Jeremy’s prediction: Whiplash
Jeremy’s preference: Inherent Vice

Chris says: Frankly, this is a weak category. Not a great screenplay among the group. The only two that are even remotely good are the ones Jeremy just mentioned, but even Whiplash — my favorite of the five — has some pretty real flaws (which are largely saved by the editing, direction and performances in the movie itself). PT Anderson’s Inherent Vice adaptation is full of brilliant details, descriptions, sharp dialogue and delightful elliptical moments, but is also a bit of a structural mess that doesn’t always know how to deploy its necessary exposition sections, and certainly doesn’t earn the presumptive emotional resolution of the Jena Malone / Owen Wilson subplot. But still, there’s enough great stuff in there for me to be happy it got a nomination, at least considering what else got through. As for the Academy’s actual selection? The script for The Imitation Game has picked up a lot of awards already, so I’d expect that trend to continue on Sunday night.

But to piggyback on some of what Jeremy mentioned, much more daring and worthy choices would have been, among others, Enemy, based on Jose Saramago’s The Double, which is not to be confused with Richard Ayoade and Avi Korine’s The Double, based on Dostoevsky’s The Double. Also for your consideration: Snowpiercer (third-act information dump notwithstanding), Edge of Tomorrow, and finally, one of the nomination field’s most surprising omissions, Gillian Flynn for adaptation of her own novel in David Fincher’s savagely entertaining take on Gone Girl.

Chris’ prediction: The Imitation Game
Chris’ preference: Whiplash
Best Writing, Screenplay Written Directly for the Screen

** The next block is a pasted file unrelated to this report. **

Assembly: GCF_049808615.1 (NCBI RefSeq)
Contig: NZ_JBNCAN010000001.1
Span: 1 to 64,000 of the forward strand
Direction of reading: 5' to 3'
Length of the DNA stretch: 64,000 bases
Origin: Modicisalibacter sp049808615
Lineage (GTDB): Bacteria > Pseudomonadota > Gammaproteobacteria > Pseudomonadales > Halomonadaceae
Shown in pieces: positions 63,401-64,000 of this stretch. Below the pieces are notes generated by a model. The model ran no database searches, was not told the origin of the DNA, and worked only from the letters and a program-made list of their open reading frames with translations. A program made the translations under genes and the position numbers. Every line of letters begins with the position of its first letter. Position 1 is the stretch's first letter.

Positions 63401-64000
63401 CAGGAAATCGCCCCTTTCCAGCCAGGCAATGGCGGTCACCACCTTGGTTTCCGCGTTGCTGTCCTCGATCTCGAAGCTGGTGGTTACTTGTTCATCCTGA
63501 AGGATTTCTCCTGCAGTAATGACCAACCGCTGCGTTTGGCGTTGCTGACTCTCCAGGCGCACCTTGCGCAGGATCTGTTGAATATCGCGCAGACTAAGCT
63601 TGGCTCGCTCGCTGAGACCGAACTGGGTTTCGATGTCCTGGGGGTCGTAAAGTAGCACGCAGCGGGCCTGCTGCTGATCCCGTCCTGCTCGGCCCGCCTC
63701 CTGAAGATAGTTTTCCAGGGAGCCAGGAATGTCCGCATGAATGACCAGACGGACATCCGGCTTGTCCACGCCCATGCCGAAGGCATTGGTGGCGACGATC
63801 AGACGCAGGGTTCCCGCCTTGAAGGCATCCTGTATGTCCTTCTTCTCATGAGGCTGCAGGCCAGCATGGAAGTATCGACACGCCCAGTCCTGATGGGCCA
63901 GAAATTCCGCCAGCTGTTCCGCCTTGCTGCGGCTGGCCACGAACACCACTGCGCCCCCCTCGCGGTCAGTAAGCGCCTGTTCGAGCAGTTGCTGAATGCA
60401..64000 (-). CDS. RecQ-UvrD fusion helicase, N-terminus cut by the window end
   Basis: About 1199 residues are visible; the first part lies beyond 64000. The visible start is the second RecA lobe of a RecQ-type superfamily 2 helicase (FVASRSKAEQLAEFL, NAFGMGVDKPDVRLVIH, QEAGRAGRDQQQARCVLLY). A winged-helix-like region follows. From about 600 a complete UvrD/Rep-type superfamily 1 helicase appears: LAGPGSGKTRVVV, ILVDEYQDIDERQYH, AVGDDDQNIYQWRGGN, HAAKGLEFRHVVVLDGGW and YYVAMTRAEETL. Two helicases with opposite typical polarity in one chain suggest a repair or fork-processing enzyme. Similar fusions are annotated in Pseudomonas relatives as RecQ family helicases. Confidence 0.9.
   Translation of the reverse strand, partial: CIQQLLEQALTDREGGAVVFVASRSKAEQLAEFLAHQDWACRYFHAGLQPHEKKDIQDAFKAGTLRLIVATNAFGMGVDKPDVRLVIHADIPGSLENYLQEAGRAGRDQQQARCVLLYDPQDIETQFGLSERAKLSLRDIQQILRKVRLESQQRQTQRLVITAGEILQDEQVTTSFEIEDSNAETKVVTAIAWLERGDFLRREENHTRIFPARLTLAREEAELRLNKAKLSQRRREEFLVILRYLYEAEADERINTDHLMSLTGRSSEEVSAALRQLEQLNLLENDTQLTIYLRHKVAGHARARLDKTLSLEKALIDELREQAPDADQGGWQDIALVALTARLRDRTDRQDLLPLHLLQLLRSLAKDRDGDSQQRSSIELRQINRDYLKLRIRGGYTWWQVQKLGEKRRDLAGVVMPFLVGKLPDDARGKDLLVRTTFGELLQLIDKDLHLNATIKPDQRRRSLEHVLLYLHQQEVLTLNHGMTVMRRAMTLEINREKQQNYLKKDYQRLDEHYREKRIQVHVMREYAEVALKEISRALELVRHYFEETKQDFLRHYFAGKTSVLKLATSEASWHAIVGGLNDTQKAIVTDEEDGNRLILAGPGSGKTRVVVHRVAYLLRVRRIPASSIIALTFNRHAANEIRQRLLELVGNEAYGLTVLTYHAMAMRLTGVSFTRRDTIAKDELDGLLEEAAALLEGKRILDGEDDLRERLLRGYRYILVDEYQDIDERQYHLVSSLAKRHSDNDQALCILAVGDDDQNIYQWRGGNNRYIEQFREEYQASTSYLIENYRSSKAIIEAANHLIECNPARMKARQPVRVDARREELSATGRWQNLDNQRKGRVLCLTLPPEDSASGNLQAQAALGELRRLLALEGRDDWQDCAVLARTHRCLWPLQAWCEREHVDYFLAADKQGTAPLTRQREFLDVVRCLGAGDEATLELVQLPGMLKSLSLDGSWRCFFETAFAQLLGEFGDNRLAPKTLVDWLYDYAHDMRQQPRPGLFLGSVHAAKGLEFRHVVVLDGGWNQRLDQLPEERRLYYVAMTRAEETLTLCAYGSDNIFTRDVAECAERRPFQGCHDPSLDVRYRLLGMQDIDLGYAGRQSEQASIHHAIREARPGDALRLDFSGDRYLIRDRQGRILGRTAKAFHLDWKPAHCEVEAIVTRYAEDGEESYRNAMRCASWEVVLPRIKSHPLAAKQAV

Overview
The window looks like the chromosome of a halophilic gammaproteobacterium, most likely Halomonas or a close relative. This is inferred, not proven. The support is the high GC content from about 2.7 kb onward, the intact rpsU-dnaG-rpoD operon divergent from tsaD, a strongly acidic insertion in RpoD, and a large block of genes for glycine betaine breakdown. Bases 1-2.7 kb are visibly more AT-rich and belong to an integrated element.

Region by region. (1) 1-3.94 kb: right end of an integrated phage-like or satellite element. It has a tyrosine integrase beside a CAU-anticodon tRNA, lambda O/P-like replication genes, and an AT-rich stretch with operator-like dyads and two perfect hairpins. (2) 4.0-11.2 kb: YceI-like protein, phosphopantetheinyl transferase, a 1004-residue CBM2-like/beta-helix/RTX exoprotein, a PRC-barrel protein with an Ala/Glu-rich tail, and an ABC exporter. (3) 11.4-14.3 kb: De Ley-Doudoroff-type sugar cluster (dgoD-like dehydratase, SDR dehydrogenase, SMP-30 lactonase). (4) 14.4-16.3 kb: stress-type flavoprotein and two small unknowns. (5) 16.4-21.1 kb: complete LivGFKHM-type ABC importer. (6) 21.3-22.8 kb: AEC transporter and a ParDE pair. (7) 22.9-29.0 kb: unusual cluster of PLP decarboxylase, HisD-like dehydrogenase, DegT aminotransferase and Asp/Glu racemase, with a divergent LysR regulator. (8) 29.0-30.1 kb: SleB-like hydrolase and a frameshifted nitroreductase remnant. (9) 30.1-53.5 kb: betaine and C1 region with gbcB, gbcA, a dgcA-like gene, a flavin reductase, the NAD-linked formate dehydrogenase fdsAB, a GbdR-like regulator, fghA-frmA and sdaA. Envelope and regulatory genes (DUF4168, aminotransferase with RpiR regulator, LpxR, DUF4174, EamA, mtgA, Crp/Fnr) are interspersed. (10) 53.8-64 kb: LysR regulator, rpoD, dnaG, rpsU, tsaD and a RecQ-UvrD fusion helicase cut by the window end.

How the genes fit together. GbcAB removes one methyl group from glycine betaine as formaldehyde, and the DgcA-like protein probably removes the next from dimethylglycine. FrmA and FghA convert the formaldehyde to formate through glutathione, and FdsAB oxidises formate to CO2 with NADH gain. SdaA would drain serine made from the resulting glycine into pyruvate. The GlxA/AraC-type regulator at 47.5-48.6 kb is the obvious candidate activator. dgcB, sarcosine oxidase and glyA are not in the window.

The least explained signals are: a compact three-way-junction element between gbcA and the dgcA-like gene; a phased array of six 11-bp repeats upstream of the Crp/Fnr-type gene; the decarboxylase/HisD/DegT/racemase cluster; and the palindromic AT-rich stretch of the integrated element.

“Boyhood” – Richard Linklater
“Birdman” – Alejandro G. Iñárritu, Nicolas Giacobone, Alexander Dinelaris, Armando Bo
“Foxcatcher” – E. Max Frye, Dan Futterman
“The Grand Budapest Hotel” – Wes Anderson, Hugo Guinness
“Nightcrawler” – Dan Gilroy

Richard Dutcher says: Original screenplay?


Obviously, as everyone knows, Dan Gilroy just stole my screenplay idea for my movie Falling, because it’s really not possible for two superficially similar movie ideas to exist independent of one another. It’s like earlier this year I saw Tracks and then I saw Wild and I’m like, “Uh, OK obviously this Cheryl Strayed bitch stole Robyn Davidson’s life story and just changed a few things. Well, the wrong guy noticed. I’m on to you, Cheryl. And you, Reese. From now on you’re never allowed to star in any of my movies.”

And for the matter, Chris and Jeremy, you’re on notice, too. My lawyer will be in touch. I’ll see you in fucking court.
Chris says: Look, I like Birdman: or (How to Say a Bunch of Obvious Things About Actors, Art and Ego Without Really Trying). I really do. But it has no business getting anywhere near a screenwriting award. It tries way too hard to say too little.

I do think we’ll avoid that fate, as I’m going to say they reward Richard Linklater for his work on Boyhood, which encapsulated so many of the themes — personal, temporal and otherwise — that he’s explored throughout his career. But the script (and the movie) is a tricky case. It both passes and fails the Howard Hawks Test many times over — there are certainly more than three truly great scenes, but a strangely high number of pretty bad scenes as well. See: Any scene involving a stepdad or a Mexican gardener-turned-restaurant manager. I know, I know, by this point I’m repeating myself. But that being said, I’m all for bold experiments being rewarded, and Boyhood is certainly that. I just happen to think the other three remaining scripts are more deserving. I’ve already gone on and on about Budapest by now, but we’ve hardly gotten a chance to talk about Nightcrawler. So … can we fucking talk about Nightcrawler now please?